I think teaching teachers to shoot will lead to more kids being killed as its incredibly hard to shoot accurately under strain if you've never done it before. In New York trained police officers recently opened fire on a gunmen from close range and they managed to hit several bystanders.

You need the families to see that their kids have problems and get them help before they lose the plot.

Yes, yes, yes. To all of it. You couldn't have said it better.

I was in England in 1995 (I think it was 1995) when there was a mass killing in a school. Our 2nd Amendment was written because of our experience with England, and oppressive government. One of its main purposes is to allow us to protect ourselves from the government. The answer to our probems (and yours) is not more government control over our lives. These recent events are caused by kids growing up surrounded by the violence of video games, tv and movies. In addition, in EVERY case, the murderer was on some sort of behavior modification drugs. Yes, it's possible that totally disarming the populace (which would never happen, because the criminals would still be armed) might slightly reduce the incidence of these murders. But, remember what Benjamin Franklin said, "those who would surrender their rights for greater security deserve neither". Note: that quote may not be exact. But, it's the gist of it.

Yes we had Dunblane but that's one incident you can name in 20 years as opposed to the half dozen I can think of off the top of my mind in the US in that time. I don't think Dunblane was a direct parallel as that was a grown man who lost it and started shooting randomly and just happened to end up in a school. I don't think the school was his primary target.

Here any troubled child can be sectioned under the Mental Health Act at the request of his/her family and placed in a secure state funded psychiatric ward and it seems that this early intervention which doesn't rely on parents having the necessary insurance or private wealth heads off students who might otherwise try killing their classmates.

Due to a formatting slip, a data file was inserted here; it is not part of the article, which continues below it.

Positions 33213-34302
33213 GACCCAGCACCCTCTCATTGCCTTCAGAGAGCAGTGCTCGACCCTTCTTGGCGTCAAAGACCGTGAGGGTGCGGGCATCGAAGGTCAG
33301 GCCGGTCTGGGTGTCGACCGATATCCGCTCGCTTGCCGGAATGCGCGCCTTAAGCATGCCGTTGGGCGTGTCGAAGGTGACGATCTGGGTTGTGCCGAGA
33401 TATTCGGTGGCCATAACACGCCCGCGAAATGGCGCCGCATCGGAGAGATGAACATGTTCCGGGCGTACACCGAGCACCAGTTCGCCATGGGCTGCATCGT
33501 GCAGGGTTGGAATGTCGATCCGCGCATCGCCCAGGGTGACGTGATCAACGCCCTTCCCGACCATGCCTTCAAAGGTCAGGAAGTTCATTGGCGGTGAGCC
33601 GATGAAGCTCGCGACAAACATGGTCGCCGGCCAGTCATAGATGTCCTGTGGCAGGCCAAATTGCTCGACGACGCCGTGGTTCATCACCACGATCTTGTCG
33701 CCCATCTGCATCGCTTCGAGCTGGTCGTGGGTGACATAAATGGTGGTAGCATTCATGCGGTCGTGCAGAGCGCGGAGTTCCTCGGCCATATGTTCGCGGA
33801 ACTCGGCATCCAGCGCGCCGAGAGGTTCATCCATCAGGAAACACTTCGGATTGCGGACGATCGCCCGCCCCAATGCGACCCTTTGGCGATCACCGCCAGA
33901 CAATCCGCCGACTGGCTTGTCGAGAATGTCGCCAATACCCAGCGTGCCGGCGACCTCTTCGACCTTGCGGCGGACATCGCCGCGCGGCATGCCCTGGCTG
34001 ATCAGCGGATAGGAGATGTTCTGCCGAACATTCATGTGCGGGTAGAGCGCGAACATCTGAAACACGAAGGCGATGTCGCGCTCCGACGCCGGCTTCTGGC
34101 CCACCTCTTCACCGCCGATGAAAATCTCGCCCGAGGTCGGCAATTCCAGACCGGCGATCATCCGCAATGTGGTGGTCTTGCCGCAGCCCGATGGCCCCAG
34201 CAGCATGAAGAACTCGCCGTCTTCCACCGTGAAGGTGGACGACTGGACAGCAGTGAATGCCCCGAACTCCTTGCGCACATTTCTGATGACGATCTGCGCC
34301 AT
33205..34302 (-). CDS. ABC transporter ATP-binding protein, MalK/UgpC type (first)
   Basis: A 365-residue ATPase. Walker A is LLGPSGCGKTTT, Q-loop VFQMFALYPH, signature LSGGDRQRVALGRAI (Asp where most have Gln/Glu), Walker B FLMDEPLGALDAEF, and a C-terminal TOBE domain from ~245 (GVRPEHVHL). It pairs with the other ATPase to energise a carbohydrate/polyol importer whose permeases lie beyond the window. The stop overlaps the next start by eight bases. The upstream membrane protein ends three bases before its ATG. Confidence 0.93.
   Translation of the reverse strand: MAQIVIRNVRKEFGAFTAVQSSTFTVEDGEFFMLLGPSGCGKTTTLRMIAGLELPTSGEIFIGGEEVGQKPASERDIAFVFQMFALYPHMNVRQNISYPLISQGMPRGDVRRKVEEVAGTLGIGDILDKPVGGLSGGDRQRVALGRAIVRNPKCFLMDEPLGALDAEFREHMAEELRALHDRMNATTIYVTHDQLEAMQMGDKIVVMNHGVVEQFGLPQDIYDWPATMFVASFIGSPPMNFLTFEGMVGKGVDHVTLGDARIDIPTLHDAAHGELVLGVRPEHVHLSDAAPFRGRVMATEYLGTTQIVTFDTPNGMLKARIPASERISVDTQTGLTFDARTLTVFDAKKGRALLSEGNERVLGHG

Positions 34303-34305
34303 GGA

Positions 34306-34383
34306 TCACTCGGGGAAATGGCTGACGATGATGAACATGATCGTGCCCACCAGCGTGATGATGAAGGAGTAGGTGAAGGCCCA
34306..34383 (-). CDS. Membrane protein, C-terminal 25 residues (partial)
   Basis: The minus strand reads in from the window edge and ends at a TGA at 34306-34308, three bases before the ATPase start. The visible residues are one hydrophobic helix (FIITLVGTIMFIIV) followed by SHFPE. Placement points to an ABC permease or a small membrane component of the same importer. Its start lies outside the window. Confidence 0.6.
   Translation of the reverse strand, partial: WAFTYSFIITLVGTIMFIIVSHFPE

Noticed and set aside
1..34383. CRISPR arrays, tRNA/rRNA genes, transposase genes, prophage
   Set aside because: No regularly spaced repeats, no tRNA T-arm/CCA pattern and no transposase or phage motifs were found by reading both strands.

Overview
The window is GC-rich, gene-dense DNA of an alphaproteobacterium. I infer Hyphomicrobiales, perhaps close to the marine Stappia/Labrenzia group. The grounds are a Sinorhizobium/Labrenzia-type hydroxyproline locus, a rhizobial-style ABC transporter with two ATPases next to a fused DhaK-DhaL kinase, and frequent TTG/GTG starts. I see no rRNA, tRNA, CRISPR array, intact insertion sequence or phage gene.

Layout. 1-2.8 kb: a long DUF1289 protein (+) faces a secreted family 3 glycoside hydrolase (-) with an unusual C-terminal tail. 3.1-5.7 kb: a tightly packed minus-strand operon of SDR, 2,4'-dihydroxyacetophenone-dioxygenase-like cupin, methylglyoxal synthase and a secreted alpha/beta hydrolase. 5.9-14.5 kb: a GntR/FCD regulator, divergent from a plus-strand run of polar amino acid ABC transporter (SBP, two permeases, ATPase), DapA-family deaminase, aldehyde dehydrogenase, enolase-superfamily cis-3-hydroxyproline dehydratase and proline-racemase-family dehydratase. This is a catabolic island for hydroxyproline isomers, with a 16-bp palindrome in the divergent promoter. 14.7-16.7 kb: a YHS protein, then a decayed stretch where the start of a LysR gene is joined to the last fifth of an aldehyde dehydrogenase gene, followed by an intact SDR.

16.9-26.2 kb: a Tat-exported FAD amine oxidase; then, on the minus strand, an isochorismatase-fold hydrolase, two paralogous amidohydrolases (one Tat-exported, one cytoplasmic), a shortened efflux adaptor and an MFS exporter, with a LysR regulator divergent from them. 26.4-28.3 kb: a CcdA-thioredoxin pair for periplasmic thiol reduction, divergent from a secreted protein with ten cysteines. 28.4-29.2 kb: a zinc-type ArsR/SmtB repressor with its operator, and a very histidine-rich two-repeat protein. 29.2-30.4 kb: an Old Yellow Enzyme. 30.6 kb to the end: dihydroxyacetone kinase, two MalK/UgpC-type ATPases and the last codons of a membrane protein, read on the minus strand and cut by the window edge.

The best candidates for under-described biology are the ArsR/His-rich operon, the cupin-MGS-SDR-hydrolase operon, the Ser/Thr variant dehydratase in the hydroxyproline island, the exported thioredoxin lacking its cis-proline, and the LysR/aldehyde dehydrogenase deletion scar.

I know what you mean. I have to hound people twice my age or more to make sure common sense **** gets done all the time. Gets old don't it?

In an age of ridiculous knee-jerk extremes, little boys being sent home for bringing "weapons" to school (tiny GI Joe guns or fingernail clippers), I would have thought that your husband would have recognized the far greater threat posed by his potato gun. Common sense and logic both should have been sharpened by that days terrible events. I subbed a grade school that day and all staff members and parents were acutely aware of what had happened and what our own reactions would be.

Yeah, no joke. But I think the prospect of having to make a phone call seemed a bit daunting to him.

How old is your girl? Is she really old enough to be "responsible" for setting up an event like this?

She is. But she is still a child, and the news of the day made it imperative he call to confirm. At least, it did in my judgement. And, really, isn't that what matters? :-)

Spud guns ~are~ fun, though. You know that's why he wanted to do it, right? Had nothing to do with her being responsible or anything. He just wanted to shoot spuds.

LOL... I wonder how many guys are reading this thinking... "I wish she'd manage me for a few hours..."

Ha!

I don't begrudge him the spud shooting. You're right; it's good fun.

I would just hope that under your management... even temporary.... the phrase "spud gun" would never come up.